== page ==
Can’t live with them. Can’t live without them. Just as some hotels have begun to master the ability to manage distribution at the property level abd wean themselves from their dependence on OTA’s, top OTA companies have thrown them a curveball. Hotels need to be worried. Hotel Online, Pranav Patel, explains why.
Hotel operators need to be worried about Priceline’s most recent acquisition.
Expedia’s recent acquisition of Travelocity and now Orbitz has overshadowed Priceline’s tiny acquisition of RocketMiles. While the Expedia deals are certainly cause for concern as further consolidation means two major players control 95% of the OTA market, Priceline’s acquisition has the potential to revolutionize their marketplace. Darren Huston quite possibly just made the most brilliant move of any OTA in recent history. Yes, even more brilliant than Priceline’s acquisition of Booking.com during Jeff Boyd’s tenure as CEO.
Unfortunately, hotels just lost the direct booking war.
For those that aren’t familiar with the site, Rocketmiles is an OTA that includes additional airlines miles with each booking. Yes, you read correctly, additional airline miles for every hotel reservation, up to 5,000 miles per booking. In some cases, airlines miles are more valuable to the frequent traveler who is then willing to give up the elite benefits and points they would earn with a hotel’s loyalty program when booking direct.
For the OTAs and Priceline who have lackluster loyalty programs that try and compete with hotel chain programs, offering value beyond just rate on every single reservation not only creates a real opportunity to improve loyalty with current users but also expand their base significantly. That means if Priceline can offer airlines miles on top of every reservation, hotel loyalty programs start to lose tremendous value, especially when Rocketmiles claims their typicall traveler can earn up to 80,000 additional airlines miles annually.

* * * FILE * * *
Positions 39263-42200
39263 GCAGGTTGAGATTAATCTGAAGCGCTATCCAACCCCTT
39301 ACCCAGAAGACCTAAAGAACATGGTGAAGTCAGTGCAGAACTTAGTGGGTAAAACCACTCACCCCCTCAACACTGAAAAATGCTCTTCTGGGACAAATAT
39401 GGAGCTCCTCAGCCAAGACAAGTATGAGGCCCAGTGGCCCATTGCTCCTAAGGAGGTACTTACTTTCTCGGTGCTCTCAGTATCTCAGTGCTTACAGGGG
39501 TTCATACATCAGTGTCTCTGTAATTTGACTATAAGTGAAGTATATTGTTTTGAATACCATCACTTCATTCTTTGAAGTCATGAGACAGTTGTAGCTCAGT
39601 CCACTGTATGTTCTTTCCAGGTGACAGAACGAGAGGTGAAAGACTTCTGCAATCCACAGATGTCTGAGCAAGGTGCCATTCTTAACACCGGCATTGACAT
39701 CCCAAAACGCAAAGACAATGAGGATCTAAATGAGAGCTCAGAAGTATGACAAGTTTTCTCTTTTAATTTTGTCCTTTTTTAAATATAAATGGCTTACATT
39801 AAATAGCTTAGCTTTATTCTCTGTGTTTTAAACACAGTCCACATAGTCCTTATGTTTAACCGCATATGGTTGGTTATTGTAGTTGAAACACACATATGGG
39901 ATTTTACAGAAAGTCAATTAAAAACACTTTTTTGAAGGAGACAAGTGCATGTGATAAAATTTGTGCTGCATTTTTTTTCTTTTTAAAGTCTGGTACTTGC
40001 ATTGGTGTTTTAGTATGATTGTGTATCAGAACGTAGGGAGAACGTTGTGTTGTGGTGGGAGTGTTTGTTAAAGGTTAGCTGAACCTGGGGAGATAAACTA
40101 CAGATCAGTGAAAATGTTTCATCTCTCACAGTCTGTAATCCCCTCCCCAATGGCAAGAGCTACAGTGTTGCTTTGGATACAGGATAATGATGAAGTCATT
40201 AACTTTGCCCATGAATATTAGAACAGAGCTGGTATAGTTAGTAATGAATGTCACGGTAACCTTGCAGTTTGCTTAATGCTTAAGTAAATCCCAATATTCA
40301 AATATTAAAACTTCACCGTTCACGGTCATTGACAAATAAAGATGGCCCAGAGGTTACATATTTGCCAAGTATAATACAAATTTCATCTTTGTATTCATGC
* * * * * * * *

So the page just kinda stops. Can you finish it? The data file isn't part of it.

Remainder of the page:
The next step here is for hotel chains to determine if packaging airlines miles violates channel distribution and best rate guarantee rules as these rates are not readily available everywhere and gives Rocketmiles and Priceline an unfair competitive advantage.
Are you worried about a marketplace that can universally offer more than your direct brand.com website and own your most valuable guest — frequent business travelers — especially when they have scale and the ability to outspend on guest acquisition? If Priceline rolls the Rocketmiles platform into all bookings, this OTA has the potential to win the booking war unless hotel chains decide to terminate the relationship. Expedia will follow suit with the acquisition of PointsHound to remain competitive and further disrupt direct bookings